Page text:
Self-confidence has an effect on everything we do, from job interviews to first dates. Such an important tool should be kept as sharp as possible so that you’re always on top form and mentally ready for anything. Whether you need to build your confidence from the ground up or simply need to put the cherry on top of the cake, these psychology tips to get your self-confidence back on track will do you wonders!
Not sure how good your self-confidence is? Try the Mind Tools Self Confidence Test, there’s a link at the end of the article.
1. Be Superstitious!
It sounds weird but recent research has shown that superstition can boost confidence when the superstitious person is in the presence of their lucky charm, or has heard phrases such as ‘break a leg’ before completing a task. Not only does it increase confidence but it also increases performance on tasks, which in turn increases confidence as the person has experienced more positive outcomes as a direct result of their own actions. In short, four leaf clovers may be lucky after all!
2. Work on Your Self-Efficacy
Self-efficacy is an individual’s belief in their ability to carry out a task or deal with situations successfully. It is an idea that lies at the centre of Bandura’s social cognitive theory and it is widely used in psychology today. The general idea is that if you heighten your sense of self-efficacy then you will be more confident as a person due to having more belief in your chances of succeeding.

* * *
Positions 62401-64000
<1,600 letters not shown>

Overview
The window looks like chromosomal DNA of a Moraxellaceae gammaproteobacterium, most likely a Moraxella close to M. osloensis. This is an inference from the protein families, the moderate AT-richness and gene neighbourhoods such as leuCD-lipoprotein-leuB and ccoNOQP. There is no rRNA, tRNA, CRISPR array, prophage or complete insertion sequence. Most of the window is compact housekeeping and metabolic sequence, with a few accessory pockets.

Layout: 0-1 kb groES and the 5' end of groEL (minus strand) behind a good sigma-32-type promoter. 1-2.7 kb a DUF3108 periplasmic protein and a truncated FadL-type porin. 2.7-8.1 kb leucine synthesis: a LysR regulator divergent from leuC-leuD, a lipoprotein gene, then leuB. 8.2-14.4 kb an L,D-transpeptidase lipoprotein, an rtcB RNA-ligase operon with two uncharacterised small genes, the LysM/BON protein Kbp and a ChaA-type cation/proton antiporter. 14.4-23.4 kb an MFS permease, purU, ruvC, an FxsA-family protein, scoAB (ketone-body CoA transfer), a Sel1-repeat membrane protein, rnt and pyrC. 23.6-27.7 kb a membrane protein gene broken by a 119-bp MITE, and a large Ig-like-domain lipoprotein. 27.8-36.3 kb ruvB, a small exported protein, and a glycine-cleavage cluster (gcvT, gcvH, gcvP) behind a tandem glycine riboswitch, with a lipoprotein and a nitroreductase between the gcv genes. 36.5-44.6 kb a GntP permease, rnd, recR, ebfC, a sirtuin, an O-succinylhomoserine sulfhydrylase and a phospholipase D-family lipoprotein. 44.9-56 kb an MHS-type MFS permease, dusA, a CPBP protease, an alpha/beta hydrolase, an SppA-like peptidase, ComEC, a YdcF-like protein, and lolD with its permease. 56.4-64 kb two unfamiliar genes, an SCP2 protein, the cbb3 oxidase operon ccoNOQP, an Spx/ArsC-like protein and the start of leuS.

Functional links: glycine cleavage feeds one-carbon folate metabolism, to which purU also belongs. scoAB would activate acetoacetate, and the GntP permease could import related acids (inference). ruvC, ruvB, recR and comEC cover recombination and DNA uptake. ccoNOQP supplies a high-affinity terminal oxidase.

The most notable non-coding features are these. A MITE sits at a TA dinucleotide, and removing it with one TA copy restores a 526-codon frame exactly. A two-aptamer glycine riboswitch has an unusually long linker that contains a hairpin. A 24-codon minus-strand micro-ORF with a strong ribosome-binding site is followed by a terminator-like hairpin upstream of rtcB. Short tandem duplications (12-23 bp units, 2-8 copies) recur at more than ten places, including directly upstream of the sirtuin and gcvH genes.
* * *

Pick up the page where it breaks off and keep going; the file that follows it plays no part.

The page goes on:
Here are a few tips on how to increase your self-efficacy:
(1) Get support from your friends and family,
(2) Observe others succeeding,
(3) Create situations you will easily succeed in,
(4) Get constructive feedback to fight against self-doubt,
(5) Try to stay happy and positive.
3. Work on Your Self-esteem
This goes hand in hand with improving your sense of self-efficacy. The two main components of confidence are self-esteem and self-efficacy, many psychologists would argue. For this reason it is important that we start feeling good about ourselves and learn to accept ourselves in order for our self-confidence to flourish. If you have low self-esteem the chances are that your thoughts and opinions of yourself will be low, causing you to think negatively about yourself and reflect on your past mistakes. This mind set is very damaging to self-confidence as you do not have belief in yourself or your actions.
Sources: NHS, Confidence: The surprising truth about how much you need and how to get it By Tomas Chamorro-Premuzic, Overly Positive Self-Evaluations and Personality: Negative Implications for Mental Health – Covlin and Funder, DOES HIGH SELF-ESTEEM CAUSE BETTER PERFORMANCE, INTERPERSONAL SUCCESS, HAPPINESS, OR HEALTHIER LIFESTYLES? Roy F. Baumeister, Jennifer D. Campbell, Joachim I. Krueger, and Kathleen D. Vohs
4. Think Positive – Use Self Affirmations
When on the topic of affirmations, the phrase ‘I am what I think’ springs to mind. An affirmation is a phrase that a person repeats over and over until it is true. Self-affirmations are phrases such as ‘I am beautiful’ or ‘I am confident’ and they can be used to make us believe in the phrase we are repeating. This is incredibly useful in building self-esteem and confidence as it gives the person saying the affirmations hope and belief in themselves that they would not otherwise have had. So when you’re feeling down in the dumps, keep your chin up and tell yourself: ‘I can do this’.